Au(I)–thiolate nanostructures fabricated by chemical exfoliation and their transformation to gold nanoparticle assemblies

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  • Journal of Colloid and Interface Science 434 (2014) 104112Contents lists available at ScienceDirect

    Journal of Colloid and Interface Science

    www.elsevier .com/locate / jc isAu(I)thiolate nanostructures fabricated by chemical exfoliation andtheir transformation to gold nanoparticle assemblieshttp://dx.doi.org/10.1016/j.jcis.2014.08.0030021-9797/ 2014 Elsevier Inc. All rights reserved.

    Corresponding authors. Fax: +86 0431 85153812.E-mail addresses: liminjie@jlu.edu.cn (M. Li), seanzhang@jlu.edu.cn (S.X.-A.

    Zhang).Hui Nie, Minjie Li , Yajiao Hao, Xudong Wang, Sheng Gao, Bingjie Yang, Mengdi Gu, Linlin Sun,Sean Xiao-An Zhang State Key Lab of Supramolecular Structure and Materials, Jilin University, Changchun 130000, PR China

    a r t i c l e i n f o a b s t r a c tArticle history:Received 26 May 2014Accepted 2 August 2014Available online 12 August 2014

    Keywords:Au(I)thiolate coordination polymerNanosheetNanostringGold nanoparticle assembliesChemical exfoliationThermal decompositionChemical exfoliation method was applied to transform bulky assemblies of Au(I)3-mercaptopropionate(MPA) coordination polymer (CP) to nanosheets and nanostrings using sodium citrate as an exfoliator.The exfoliation process and the structural characteristics of the Au(I)MPA nanosheets and nanostringswere fully investigated by transmission electron microscopy, atomic force microscopy, UVvis absorptionspectroscopy, X-ray photoelectron spectroscopy and so on. As the structural rigidity and stability of theobtained Au(I)MPA nanosheets, they are ideal precursors for fabrication of water soluble gold nanopar-ticle assemblies through progressive pyrolysis. This work provides a significant strategy toward the mor-phology regulation of CP nanostructures and will inspire further development of this research area.

    2014 Elsevier Inc. All rights reserved.1. Introduction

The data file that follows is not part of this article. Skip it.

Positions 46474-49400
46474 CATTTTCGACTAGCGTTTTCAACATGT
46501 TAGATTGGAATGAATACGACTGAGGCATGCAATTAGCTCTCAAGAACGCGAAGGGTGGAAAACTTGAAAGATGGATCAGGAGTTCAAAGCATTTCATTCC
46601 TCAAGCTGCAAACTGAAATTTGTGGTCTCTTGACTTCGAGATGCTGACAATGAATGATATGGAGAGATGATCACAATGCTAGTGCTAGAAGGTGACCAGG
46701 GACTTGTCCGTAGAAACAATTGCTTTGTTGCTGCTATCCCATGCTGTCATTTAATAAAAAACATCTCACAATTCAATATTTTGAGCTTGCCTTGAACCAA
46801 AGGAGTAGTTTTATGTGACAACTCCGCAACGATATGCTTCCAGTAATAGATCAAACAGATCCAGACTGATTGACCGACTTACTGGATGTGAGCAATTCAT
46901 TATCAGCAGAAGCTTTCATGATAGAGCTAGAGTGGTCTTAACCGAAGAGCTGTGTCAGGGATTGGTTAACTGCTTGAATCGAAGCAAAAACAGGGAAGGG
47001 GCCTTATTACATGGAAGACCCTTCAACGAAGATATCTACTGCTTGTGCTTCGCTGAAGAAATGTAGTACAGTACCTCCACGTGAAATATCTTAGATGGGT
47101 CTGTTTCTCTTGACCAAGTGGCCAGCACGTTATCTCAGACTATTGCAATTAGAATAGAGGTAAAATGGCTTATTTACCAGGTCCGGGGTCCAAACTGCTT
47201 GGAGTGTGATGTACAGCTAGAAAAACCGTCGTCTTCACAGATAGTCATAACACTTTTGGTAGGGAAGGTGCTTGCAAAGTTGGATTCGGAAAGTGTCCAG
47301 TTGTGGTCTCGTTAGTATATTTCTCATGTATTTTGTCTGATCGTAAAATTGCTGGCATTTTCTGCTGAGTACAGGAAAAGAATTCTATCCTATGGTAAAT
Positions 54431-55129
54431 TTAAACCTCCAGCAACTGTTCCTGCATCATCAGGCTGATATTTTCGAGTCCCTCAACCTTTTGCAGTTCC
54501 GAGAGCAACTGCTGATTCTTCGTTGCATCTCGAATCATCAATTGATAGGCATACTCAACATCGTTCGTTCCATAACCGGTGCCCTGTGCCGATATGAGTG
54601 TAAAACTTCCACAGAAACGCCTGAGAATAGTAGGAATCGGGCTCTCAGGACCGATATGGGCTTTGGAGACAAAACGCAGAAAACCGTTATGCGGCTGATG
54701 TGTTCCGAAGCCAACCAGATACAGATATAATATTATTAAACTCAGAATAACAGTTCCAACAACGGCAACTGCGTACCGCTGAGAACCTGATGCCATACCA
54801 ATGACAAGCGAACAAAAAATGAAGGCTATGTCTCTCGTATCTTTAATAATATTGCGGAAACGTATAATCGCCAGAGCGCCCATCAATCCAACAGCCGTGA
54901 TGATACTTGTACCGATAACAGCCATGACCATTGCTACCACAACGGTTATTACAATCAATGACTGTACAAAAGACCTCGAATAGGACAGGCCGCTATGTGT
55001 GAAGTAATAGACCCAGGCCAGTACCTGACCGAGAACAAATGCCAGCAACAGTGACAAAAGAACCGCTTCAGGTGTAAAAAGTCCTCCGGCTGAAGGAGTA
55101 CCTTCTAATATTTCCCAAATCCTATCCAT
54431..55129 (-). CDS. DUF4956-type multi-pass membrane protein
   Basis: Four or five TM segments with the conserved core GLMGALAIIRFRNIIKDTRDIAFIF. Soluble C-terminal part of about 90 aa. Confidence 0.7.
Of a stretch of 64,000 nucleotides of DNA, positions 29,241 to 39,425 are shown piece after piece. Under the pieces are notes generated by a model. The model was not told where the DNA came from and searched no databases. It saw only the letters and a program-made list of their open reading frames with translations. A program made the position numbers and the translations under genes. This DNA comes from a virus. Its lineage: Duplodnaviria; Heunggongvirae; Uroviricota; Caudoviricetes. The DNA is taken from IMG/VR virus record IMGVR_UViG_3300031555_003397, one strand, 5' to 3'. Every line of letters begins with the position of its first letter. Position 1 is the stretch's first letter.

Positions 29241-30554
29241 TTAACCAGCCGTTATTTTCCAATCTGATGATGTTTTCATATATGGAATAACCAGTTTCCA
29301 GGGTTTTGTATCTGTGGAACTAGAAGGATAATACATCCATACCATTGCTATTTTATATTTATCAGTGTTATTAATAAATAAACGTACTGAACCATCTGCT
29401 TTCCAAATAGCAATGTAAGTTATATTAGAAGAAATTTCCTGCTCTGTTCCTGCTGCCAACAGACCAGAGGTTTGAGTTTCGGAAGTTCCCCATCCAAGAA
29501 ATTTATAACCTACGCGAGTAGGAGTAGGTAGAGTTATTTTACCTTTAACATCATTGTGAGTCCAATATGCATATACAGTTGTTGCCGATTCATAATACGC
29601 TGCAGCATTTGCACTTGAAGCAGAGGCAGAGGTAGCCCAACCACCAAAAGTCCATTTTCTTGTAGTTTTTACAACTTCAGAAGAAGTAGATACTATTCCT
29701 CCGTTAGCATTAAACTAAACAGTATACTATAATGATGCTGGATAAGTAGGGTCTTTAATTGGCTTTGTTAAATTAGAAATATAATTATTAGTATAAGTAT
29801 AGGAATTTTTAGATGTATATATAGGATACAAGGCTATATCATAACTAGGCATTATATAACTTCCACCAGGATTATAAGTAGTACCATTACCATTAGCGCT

Coordination polymers (CPs) are an important class of self-assembly functional materials [1,2]. Among these materials, coor-dination polymer particles (CPPs) have attracted growing interestdue to their highly structural tailorability [36]. The size- and mor-phology-dependent properties of CPPs promise a wide scope ofapplications including catalysis [7,8], imaging [9], drug delivery[10], and so on [11]. Thus, developing CPPs with diversified mor-phologies are highly important. Until now, CPP materials are typi-cally prepared by bottom-up methods from ligands and metal ions.For examples, Mirkin et al. have prepared chemically tailorablemetalmetalloligand colloidal nanospheres by solvent-inducedprecipitation in 2005 [12]. Lin et al. have used the water-in-oilmicroemulsion strategy to fabricate Gd(III), Gd(III)/doped-Eu(III)and Gd(III)/doped-Tb(III) CP nanorods, and then evaluated themas MRI contrast agents [9]. However, there is very little informationabout how and why one CPP morphology or shape forms asopposed to another. Therefore, morphology control of CPPs in apredictable manner is still a great challenge and a major obstaclewhich hampers its further development. Chemical exfoliation rep-resents a typical top-down method to downsize the architecturesand fabricate nanomaterials with diverse morphologies [13,14].However, it has not been applied to prepare CPPs yet.

    Metal(I)thiolate CP materials, such as Au(I)thiolate and Ag(I)thiolate CPs, have long been investigated for their unique lamellarstructures and metallophilic interactions [1517]. Metal(I)thio-late lamellar structures are comprised of parallel slabs of stronglyconnected metal ions and S atoms, with the substituents on Sextending from both sides of each slab. And the stacking of layersthen involves weak interlayer interactions, such as Van der Waalsforce and hydrogen bonding between the ligands. Such lamellarmaterials have exhibited a versatile range of applications from pre-cursor of nanoparticles to the recent development as sensors andemitters [1820]. However, the lamellar structures are usually inmacroscopic scale, resulting in poor dispersibility and thus limitedapplications. As the anisotropic interactions in metal(I)thiolatelamellar structures, they are deduced as ideal objects for chemicalexfoliation and precursors for diverse metal(I)thiolate nanostruc-tures with unique optic or electronic properties.

    Here, we report our success on control of the size and morphol-ogy of CPPs from bulky Au(I)-3-mercaptopropionate (MPA) lamel-lar assemblies by post chemical exfoliation. Au(I)MPA nanosheetswith tunable size and thickness, as well as nanostrings wereobtained by using different amount of exfoliation agent. Here,sodium citrate (CANa) is found to be a good choice for exfoliationagent, which acts as not only a decomposable pH tuner, but also asurfactant to enhance the dispersibility of the products (Scheme 1).The structural attributes of the obtained nanosheets and